Oedipus’ Morality

Oedipus the King, written by Sophocles, is a story about King Oedipus, who became a classic tragic hero. Oedipus' tragic fall leading to his downfall was not his fault. It was his predestined fate as a murderer that led him into a tragic life and made him suffer badly. Although many people portray and interpret Oedipus as being a man of immoral values, he was by far a very moral man, because of his persistent attempts to save the city of Thebes.

Oedipus could have been seen as an immoral man by his predestined actions, but it was predetermined by the gods, absolving him of any blame. Oedipus went against the god's prophecy and tried to out run his fate. Oedipus heard of the prophecy while attending a party with his adopted parents. A drunken rambling man at the party approached Oedipus and told him that his fate was that he would kill his father and marry his mother. After hearing this Oedipus ran away attempting to avoid his fate in order to save his parents from harm. What Oedipus did not know is that they were not his birth parents. While he was running away he encountered a conflict at a fork in the road with King Laius of Thebes. Oedipus was ordered to move out of the King's way, but Oedipus, not being accustomed to listening to or taking orders from anyone, killed Laius and everyone in sight. Oedipus never meant for any of this to happen. As soon as he heard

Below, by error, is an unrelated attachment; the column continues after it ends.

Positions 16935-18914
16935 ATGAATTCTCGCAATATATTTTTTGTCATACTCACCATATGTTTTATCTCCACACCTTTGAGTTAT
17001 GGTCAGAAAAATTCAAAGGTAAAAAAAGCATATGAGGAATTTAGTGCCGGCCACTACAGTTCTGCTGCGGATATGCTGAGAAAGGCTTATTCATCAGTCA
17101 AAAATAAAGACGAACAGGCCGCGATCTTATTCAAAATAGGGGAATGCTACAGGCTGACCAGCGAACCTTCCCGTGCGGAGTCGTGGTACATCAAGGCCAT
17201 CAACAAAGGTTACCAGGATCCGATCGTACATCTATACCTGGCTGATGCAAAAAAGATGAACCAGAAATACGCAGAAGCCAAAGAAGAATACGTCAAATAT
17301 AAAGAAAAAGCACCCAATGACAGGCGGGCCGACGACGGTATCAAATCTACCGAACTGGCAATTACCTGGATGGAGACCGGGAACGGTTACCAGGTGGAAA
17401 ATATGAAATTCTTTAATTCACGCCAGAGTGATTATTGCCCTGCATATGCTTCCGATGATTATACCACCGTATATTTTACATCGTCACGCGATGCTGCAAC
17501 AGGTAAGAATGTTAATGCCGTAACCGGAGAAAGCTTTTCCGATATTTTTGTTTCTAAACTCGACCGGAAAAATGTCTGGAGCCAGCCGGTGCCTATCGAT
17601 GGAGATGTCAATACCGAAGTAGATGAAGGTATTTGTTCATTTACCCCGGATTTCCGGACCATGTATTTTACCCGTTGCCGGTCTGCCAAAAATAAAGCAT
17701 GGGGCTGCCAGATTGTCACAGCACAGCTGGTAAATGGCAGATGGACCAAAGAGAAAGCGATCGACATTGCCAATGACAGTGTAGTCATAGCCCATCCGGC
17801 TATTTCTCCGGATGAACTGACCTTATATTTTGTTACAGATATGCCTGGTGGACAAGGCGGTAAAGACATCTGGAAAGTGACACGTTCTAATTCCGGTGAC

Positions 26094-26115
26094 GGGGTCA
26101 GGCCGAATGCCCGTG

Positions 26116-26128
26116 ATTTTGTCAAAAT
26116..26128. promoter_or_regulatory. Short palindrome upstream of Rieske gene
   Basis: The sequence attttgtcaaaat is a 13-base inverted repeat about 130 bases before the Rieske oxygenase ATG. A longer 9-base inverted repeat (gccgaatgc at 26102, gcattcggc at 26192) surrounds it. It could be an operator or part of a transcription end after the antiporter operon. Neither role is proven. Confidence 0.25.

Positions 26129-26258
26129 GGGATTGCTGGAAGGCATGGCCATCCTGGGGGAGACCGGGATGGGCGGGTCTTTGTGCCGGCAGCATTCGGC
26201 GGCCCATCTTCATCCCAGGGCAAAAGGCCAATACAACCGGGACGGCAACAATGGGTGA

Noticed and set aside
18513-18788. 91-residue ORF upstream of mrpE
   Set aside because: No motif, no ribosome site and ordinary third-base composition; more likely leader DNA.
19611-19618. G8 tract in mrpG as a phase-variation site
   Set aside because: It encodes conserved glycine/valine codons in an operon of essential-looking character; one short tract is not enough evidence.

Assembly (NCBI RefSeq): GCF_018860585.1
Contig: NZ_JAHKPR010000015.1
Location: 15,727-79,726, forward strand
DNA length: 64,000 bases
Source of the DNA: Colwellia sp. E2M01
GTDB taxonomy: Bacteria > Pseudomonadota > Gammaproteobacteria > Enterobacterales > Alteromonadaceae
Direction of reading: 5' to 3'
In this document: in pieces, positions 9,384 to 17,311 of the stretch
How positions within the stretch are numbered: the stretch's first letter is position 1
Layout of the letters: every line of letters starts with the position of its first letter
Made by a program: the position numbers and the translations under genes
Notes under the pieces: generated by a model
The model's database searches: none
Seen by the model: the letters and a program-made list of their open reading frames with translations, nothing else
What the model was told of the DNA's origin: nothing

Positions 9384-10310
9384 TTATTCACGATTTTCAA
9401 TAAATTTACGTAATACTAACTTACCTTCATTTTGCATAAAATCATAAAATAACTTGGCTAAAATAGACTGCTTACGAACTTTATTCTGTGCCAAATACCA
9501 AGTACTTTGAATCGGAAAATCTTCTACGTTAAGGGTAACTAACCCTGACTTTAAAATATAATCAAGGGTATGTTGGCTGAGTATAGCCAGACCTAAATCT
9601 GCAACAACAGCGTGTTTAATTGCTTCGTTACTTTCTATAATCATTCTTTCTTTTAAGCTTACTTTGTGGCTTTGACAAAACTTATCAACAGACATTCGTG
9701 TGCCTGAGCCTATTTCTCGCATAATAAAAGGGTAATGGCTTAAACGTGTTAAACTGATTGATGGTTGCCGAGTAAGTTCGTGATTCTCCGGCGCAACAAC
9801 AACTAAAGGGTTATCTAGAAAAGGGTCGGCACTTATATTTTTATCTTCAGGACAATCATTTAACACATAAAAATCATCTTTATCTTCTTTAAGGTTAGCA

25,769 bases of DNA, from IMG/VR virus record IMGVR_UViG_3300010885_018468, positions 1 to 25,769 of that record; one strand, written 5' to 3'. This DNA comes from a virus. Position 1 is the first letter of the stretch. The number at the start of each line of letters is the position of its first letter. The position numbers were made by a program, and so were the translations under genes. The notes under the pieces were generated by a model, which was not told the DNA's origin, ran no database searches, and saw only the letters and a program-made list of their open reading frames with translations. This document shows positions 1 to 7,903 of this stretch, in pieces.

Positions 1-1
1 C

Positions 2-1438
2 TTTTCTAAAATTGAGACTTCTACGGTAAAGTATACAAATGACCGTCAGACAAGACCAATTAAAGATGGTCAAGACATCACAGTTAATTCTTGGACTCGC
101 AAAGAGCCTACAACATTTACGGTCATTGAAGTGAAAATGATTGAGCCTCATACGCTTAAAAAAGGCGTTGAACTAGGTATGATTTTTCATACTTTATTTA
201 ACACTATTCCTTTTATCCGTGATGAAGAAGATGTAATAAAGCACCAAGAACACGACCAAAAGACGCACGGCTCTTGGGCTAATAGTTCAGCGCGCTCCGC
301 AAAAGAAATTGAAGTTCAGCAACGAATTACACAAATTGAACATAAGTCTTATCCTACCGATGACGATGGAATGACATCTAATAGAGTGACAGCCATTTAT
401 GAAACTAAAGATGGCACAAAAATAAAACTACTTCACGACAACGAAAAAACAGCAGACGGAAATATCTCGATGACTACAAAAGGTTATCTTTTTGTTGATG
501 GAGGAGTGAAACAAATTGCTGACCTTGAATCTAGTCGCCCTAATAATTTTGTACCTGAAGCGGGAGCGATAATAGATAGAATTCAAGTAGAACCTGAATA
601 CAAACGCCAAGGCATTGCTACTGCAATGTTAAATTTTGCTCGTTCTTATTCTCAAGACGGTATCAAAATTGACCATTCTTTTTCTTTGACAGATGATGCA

news about his fate he fled, "When I heard this, and ever since, I gauged / the way to Corinth by the stars alone, / running to pace where I would never see / the disgrace in the oracle's words come true. / But I soon came to the exact location / where, as you tell of it, the king was killed  (Sophocles 799-804). Oedipus was not a man of immoral values, he was simply chosen by the gods to have a horrible fate and there was nothing he could do about it. "Who was there born more hated by the gods?

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